It also comes dressed in Huawei’s custom Emotion Lite UI, which is the company’s own fresh taste of Android. You can choose among several visual themes (and customize individual elements, such as the profile’s default ringtones), and can add some of your own flair by filling in the block of widgets on the home screen with a photo from your album, and three most-used contacts.
There’s no app tray with Emotion UI; instead, you’ll find your app icons grouped together on the home screens, which longtime Android users might take some getting used to. Although I find the interface straightforward, you can also turn on simple mode in the settings to get a one-page view.
Huawei’s extra settings share a number of other similarities with Samsung, HTC, and LG phones as well. There’s a glove mode that makes the screen extra-sensitive to navigation with your nail or gloves, motion controls to flip the phone to mute (for example), and a one-handed mode.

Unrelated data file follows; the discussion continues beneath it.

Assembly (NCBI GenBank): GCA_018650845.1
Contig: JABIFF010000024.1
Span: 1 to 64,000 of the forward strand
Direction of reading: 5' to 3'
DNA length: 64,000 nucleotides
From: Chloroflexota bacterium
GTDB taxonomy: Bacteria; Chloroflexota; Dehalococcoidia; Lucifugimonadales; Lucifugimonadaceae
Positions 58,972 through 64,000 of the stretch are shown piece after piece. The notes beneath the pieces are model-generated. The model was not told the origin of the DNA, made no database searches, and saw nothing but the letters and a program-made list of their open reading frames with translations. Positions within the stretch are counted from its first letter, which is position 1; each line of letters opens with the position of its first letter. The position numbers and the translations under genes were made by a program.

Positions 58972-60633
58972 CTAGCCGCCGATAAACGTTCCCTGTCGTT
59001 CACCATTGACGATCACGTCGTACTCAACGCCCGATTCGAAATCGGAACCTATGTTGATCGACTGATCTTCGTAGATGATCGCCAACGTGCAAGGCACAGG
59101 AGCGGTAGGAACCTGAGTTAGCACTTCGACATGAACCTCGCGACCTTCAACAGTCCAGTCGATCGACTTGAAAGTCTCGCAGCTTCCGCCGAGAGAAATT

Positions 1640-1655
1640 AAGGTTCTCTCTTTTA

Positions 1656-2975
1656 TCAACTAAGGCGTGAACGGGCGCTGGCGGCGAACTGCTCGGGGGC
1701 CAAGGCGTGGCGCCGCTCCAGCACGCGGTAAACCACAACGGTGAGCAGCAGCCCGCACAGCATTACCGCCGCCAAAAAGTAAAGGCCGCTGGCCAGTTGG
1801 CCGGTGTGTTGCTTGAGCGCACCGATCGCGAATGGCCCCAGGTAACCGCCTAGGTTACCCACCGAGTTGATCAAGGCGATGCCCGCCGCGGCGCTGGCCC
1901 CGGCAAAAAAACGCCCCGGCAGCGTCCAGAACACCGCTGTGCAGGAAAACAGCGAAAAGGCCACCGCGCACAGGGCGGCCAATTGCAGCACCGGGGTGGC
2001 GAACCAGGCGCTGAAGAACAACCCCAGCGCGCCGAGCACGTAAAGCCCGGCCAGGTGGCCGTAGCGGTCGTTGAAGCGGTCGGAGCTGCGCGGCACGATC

Just a note on that: the one-handed UI isn’t exactly what it seems. Without changing any default settings, I only saw the shrunken, shifted treatment applied to the dialer, and not to the keyboard. If you swap out the Google keyboard for Huawei’s own keyboard, you’ll see that’s when it kicks in.
Similar to an on-screen tool that Samsung has on its Galaxy S5 (which the Mate 2 predates), the window-on-window (WOW) button is a persistent floating dot you can move around and expand with a touch. It’ll bring up options to optimize go home, customize your memory, and open a handful of smaller windows on top of whichever screen you’re on, such as the calculator, calendar, and text message window.
Unfortunately, you can’t open up separate browser windows to look up snippets of information, and you have to go into the settings menu to toggle it off. It would be nice to see a more accessible toggle in the notifications shade.